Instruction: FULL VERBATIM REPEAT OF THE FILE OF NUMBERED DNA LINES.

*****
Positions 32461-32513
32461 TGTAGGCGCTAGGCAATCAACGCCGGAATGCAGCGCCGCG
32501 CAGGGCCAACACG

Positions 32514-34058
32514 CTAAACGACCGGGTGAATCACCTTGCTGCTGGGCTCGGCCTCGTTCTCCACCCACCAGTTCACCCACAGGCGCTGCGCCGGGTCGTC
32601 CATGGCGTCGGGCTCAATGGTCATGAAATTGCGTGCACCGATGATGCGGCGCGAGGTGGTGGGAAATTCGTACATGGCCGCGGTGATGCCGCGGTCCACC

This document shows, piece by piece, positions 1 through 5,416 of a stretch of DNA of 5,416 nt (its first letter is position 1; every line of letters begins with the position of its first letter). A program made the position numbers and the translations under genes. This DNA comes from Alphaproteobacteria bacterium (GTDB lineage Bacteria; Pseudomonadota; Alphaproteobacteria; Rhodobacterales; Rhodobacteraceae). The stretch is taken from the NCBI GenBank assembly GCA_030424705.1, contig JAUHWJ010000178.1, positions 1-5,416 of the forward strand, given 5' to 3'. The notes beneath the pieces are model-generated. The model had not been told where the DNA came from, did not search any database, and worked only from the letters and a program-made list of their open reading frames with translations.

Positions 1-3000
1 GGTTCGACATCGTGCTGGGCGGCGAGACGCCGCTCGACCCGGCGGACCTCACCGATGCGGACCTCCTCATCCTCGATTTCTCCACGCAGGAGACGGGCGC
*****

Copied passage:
Positions 32461-32513
32461 TGTAGGCGCTAGGCAATCAACGCCGGAATGCAGCGCCGCG
32501 CAGGGCCAACACG

Positions 32514-34058
32514 CTAAACGACCGGGTGAATCACCTTGCTGCTGGGCTCGGCCTCGTTCTCCACCCACCAGTTCACCCACAGGCGCTGCGCCGGGTCGTC
32601 CATGGCGTCGGGCTCAATGGTCATGAAATTGCGTGCACCGATGATGCGGCGCGAGGTGGTGGGAAATTCGTACATGGCCGCGGTGATGCCGCGGTCCACC

This document shows, piece by piece, positions 1 through 5,416 of a stretch of DNA of 5,416 nt (its first letter is position 1; every line of letters begins with the position of its first letter). A program made the position numbers and the translations under genes. This DNA comes from Alphaproteobacteria bacterium (GTDB lineage Bacteria; Pseudomonadota; Alphaproteobacteria; Rhodobacterales; Rhodobacteraceae). The stretch is taken from the NCBI GenBank assembly GCA_030424705.1, contig JAUHWJ010000178.1, positions 1-5,416 of the forward strand, given 5' to 3'. The notes beneath the pieces are model-generated. The model had not been told where the DNA came from, did not search any database, and worked only from the letters and a program-made list of their open reading frames with translations.

Positions 1-3000
1 GGTTCGACATCGTGCTGGGCGGCGAGACGCCGCTCGACCCGGCGGACCTCACCGATGCGGACCTCCTCATCCTCGATTTCTCCACGCAGGAGACGGGCGC